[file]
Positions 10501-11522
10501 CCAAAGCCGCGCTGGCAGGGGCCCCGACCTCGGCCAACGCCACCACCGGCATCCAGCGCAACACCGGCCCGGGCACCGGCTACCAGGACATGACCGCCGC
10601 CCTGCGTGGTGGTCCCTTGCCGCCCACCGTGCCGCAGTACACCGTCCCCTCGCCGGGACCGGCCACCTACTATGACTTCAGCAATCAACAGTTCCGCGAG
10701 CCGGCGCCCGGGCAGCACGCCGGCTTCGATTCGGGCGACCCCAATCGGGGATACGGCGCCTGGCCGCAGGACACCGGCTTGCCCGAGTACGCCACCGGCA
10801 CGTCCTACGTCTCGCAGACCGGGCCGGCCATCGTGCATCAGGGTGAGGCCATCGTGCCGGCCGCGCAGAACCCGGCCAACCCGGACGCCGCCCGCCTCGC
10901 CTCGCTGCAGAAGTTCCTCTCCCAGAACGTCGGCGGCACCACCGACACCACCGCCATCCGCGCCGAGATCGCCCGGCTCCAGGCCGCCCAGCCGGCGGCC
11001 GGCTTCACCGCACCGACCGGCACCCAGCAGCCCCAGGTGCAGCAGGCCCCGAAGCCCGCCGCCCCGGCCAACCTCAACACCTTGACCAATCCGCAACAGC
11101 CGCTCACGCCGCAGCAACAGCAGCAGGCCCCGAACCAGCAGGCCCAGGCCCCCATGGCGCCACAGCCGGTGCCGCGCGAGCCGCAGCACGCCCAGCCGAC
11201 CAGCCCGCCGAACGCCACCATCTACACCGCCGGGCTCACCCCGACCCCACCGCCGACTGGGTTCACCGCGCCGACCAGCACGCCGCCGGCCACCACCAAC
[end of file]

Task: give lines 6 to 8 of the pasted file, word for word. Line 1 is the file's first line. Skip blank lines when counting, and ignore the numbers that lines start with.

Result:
10901 CTCGCTGCAGAAGTTCCTCTCCCAGAACGTCGGCGGCACCACCGACACCACCGCCATCCGCGCCGAGATCGCCCGGCTCCAGGCCGCCCAGCCGGCGGCC
11001 GGCTTCACCGCACCGACCGGCACCCAGCAGCCCCAGGTGCAGCAGGCCCCGAAGCCCGCCGCCCCGGCCAACCTCAACACCTTGACCAATCCGCAACAGC
11101 CGCTCACGCCGCAGCAACAGCAGCAGGCCCCGAACCAGCAGGCCCAGGCCCCCATGGCGCCACAGCCGGTGCCGCGCGAGCCGCAGCACGCCCAGCCGAC